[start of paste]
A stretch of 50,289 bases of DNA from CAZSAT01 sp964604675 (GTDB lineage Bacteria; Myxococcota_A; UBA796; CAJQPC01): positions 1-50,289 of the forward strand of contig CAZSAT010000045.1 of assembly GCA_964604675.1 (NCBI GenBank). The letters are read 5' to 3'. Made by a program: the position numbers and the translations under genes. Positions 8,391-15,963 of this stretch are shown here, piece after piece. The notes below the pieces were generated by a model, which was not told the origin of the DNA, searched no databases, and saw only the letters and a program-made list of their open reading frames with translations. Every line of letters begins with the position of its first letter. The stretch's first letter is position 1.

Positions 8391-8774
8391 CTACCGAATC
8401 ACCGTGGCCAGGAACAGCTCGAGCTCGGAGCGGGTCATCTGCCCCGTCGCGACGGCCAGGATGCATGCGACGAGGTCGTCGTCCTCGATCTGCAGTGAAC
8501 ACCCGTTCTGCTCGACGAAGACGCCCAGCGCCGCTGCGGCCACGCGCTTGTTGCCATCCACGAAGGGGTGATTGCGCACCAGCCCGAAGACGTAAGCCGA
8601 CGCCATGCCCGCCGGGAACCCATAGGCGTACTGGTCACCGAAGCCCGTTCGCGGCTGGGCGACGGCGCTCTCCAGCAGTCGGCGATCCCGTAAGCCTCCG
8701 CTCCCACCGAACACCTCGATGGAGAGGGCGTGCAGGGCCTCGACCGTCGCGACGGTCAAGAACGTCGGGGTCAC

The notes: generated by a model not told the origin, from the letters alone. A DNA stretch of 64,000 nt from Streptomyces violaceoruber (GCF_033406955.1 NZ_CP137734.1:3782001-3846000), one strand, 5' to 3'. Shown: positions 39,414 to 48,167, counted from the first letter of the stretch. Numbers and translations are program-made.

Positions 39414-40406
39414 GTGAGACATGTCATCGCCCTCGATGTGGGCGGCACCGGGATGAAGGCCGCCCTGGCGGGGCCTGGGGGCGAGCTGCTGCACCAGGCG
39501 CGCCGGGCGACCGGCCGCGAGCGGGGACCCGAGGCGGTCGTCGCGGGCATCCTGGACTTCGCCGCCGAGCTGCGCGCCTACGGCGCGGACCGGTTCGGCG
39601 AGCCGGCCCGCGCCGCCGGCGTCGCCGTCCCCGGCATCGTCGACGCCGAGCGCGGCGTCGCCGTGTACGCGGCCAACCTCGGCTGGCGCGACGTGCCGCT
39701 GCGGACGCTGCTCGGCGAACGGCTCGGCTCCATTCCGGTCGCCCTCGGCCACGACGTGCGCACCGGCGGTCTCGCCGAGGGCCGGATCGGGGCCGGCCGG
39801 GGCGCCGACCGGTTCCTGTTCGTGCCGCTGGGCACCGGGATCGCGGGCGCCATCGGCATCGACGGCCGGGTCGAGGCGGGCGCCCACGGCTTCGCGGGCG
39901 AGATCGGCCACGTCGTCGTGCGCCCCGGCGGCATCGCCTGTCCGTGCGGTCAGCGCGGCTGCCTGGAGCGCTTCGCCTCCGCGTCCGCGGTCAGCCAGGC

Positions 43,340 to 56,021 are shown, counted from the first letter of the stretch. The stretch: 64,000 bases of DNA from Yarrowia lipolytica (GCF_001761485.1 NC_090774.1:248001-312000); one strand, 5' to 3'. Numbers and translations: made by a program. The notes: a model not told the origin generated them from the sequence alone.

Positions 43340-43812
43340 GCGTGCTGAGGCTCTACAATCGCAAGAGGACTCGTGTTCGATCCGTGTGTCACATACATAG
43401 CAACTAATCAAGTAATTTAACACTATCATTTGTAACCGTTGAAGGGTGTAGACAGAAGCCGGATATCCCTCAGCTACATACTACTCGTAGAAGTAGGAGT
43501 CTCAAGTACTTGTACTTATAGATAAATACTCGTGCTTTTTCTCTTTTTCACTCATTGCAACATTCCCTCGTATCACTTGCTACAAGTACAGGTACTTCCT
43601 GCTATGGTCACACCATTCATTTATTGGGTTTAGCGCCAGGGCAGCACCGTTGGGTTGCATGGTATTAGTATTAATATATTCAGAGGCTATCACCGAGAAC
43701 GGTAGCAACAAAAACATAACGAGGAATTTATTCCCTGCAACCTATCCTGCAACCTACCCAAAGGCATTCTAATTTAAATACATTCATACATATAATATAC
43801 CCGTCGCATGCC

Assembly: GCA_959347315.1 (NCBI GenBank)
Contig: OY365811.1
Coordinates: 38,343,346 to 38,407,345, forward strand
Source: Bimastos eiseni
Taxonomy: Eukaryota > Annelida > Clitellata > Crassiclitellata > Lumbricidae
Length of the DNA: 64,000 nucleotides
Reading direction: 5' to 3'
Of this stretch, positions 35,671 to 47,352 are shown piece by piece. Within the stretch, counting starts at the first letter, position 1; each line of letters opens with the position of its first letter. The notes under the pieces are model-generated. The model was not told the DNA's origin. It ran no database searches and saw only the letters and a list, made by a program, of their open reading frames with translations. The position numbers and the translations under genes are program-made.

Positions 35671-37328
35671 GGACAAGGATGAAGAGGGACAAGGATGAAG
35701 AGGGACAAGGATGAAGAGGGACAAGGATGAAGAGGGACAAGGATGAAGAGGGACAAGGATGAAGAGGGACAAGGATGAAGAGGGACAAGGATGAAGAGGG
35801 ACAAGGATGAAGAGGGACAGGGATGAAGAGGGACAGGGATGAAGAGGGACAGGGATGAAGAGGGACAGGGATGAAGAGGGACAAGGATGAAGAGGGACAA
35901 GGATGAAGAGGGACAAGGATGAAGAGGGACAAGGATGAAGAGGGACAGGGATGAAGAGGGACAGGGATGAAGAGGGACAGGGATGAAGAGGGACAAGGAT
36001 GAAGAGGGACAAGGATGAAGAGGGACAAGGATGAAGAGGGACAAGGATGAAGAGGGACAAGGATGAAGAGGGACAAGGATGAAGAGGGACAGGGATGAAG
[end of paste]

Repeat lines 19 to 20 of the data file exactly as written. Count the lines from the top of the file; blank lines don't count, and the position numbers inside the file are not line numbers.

43401 CAACTAATCAAGTAATTTAACACTATCATTTGTAACCGTTGAAGGGTGTAGACAGAAGCCGGATATCCCTCAGCTACATACTACTCGTAGAAGTAGGAGT
43501 CTCAAGTACTTGTACTTATAGATAAATACTCGTGCTTTTTCTCTTTTTCACTCATTGCAACATTCCCTCGTATCACTTGCTACAAGTACAGGTACTTCCT